- 1We related above-ground biomass allocation to light interception by trees and lianas growing in three tropical rain forest stands that were 0.5, 2 and 3-year-old regeneration stages after slash and burn agriculture.
- 2Stem height and diameter, leaf angle, the vertical distribution of total above-ground biomass and leaf longevity were measured in individuals of three short-lived pioneers (SLP), four later successional species (LS) and three lianas (L). Daily light capture per individual (Φd) was calculated with a canopy model. Mean daily light interception per unit leaf area (Φarea), leaf mass (Φleaf mass) and above-ground mass (Φmass) were used as measures of instantaneous efficiency of biomass use for light capture.
- 3With increasing stand age, vegetation height and leaf area index increased while light at the forest floor declined from 34 to 5%. The SLP, Trema micanthra and Ochroma pyramidale, dominated the canopy early in succession and became three times taller than the other species. SLP had lower leaf mass fractions and leaf area ratios than the other groups and this difference increased with stand age.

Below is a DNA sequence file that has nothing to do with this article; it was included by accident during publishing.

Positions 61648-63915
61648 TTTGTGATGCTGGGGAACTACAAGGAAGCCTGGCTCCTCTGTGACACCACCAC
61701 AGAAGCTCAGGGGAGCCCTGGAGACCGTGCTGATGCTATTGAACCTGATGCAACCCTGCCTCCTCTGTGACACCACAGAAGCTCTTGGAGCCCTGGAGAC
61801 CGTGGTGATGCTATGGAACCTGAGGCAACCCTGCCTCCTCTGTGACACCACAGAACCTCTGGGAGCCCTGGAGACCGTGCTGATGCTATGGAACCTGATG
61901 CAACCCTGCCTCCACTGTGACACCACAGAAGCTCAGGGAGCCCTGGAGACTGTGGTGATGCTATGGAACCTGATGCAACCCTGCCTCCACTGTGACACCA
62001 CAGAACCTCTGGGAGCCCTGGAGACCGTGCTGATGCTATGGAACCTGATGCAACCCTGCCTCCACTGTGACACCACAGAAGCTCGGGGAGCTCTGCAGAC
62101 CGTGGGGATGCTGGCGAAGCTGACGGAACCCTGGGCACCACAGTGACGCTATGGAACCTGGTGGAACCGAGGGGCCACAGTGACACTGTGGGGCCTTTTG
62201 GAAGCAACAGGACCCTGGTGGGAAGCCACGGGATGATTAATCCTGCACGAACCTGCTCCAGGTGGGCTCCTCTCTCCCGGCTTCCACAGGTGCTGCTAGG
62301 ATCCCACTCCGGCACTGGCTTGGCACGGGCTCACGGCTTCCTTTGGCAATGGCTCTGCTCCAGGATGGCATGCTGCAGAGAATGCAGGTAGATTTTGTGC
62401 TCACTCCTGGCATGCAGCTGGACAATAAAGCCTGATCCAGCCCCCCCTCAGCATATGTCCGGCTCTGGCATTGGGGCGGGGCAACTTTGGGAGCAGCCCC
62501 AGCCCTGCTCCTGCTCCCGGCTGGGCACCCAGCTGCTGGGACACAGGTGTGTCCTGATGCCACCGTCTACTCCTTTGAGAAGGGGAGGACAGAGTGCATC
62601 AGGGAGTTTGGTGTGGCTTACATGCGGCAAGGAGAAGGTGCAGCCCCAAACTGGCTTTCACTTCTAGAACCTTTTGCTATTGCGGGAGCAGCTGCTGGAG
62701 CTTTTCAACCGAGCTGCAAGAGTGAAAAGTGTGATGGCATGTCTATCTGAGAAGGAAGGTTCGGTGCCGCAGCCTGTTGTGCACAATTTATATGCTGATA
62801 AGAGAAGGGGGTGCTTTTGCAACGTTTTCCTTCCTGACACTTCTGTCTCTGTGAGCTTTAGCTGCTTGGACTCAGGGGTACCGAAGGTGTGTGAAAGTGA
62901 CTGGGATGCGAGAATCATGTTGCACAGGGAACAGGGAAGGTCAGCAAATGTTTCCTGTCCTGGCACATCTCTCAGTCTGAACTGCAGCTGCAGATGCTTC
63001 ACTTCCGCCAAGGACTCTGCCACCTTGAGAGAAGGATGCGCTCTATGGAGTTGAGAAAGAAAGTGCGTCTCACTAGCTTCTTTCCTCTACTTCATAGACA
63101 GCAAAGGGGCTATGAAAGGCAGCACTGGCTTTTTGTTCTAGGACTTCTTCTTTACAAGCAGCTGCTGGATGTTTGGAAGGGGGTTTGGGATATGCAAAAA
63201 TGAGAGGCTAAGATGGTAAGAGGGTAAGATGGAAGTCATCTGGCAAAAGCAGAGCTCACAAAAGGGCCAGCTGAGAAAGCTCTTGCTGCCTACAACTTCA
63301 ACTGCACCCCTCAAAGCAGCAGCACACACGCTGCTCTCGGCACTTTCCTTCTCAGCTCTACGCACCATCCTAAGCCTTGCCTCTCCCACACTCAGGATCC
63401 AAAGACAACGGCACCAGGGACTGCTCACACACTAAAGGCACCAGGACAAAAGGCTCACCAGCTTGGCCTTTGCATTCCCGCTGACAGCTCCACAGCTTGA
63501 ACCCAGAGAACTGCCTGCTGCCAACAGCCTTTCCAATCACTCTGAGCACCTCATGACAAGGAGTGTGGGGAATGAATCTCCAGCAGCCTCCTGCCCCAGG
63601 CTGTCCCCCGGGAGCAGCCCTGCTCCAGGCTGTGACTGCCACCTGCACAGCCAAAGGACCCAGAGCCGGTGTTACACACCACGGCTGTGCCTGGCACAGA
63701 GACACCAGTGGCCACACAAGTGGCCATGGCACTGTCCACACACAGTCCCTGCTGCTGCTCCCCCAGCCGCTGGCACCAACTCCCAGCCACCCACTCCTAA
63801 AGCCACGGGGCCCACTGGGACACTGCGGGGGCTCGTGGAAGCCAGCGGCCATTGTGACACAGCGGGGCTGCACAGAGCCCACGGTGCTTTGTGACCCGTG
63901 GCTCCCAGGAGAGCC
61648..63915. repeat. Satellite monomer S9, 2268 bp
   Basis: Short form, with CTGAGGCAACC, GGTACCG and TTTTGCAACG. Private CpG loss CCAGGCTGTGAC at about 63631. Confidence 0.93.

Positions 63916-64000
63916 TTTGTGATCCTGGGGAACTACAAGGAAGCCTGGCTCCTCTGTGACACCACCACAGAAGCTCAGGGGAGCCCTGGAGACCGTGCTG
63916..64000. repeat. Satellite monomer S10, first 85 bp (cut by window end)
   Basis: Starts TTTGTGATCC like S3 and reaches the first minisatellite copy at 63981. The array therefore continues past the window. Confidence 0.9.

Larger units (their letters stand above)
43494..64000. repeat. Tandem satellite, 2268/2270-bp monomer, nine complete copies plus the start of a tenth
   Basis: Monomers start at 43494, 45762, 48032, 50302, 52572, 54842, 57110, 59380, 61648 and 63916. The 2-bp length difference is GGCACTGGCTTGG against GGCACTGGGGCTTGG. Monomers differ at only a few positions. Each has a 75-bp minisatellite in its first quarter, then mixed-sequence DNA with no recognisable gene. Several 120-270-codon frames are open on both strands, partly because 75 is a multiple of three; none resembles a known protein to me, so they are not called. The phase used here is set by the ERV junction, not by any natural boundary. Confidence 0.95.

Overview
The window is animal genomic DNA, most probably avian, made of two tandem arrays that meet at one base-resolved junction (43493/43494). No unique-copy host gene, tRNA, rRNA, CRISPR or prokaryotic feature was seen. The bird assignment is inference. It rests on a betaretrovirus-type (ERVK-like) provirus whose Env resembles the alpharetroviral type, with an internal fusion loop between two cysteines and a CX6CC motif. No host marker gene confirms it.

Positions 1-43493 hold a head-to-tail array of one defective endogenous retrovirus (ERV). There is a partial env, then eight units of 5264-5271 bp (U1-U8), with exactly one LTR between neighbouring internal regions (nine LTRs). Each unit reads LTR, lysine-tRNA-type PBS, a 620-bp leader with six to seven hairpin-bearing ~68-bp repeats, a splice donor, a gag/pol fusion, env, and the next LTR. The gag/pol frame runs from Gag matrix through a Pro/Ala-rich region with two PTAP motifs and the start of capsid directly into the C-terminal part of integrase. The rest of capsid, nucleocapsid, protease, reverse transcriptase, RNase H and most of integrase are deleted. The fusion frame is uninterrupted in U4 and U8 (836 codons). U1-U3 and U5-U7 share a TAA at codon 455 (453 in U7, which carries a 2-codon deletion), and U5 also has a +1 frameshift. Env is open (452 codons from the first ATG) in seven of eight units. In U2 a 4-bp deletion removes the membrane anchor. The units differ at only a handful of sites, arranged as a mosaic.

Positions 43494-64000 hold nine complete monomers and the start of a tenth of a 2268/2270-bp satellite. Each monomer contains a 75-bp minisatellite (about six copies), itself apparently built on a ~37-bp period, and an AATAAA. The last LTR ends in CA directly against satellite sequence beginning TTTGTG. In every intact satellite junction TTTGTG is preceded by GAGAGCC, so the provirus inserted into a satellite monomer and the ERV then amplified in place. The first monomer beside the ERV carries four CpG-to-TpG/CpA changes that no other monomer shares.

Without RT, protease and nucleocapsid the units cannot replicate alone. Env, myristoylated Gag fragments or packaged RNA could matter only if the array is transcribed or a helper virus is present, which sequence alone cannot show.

- 4Over time, the SLP intercepted increasingly more light per unit leaf mass than the other species. Lianas, which in the earliest stage were self-supporting and started climbing later on, gradually became taller at a given mass and diameter than the trees. Yet, they were not more efficient than trees in light interception.
- 5SLP had at least three-fold shorter leaf life spans than LS and lianas. Consequently, total light interception calculated over the mean life span of leaves (Φleaf mass total = Φarea × SLAdeath leaves× leaf longevity) was considerably lower for the SLP than for the other groups.
- 6Synthesis. We suggest that early dominance in secondary forest is associated with a high rate of leaf turnover which in turn causes inefficient long-term use of biomass for light capture, whereas persistence in the shade is associated with long leaf life spans. This analysis shows how inherent tradeoffs in crown and leaf traits drive long-term competition for light, and it presents a conceptual tool to explain why early dominants are not also the long-term dominants.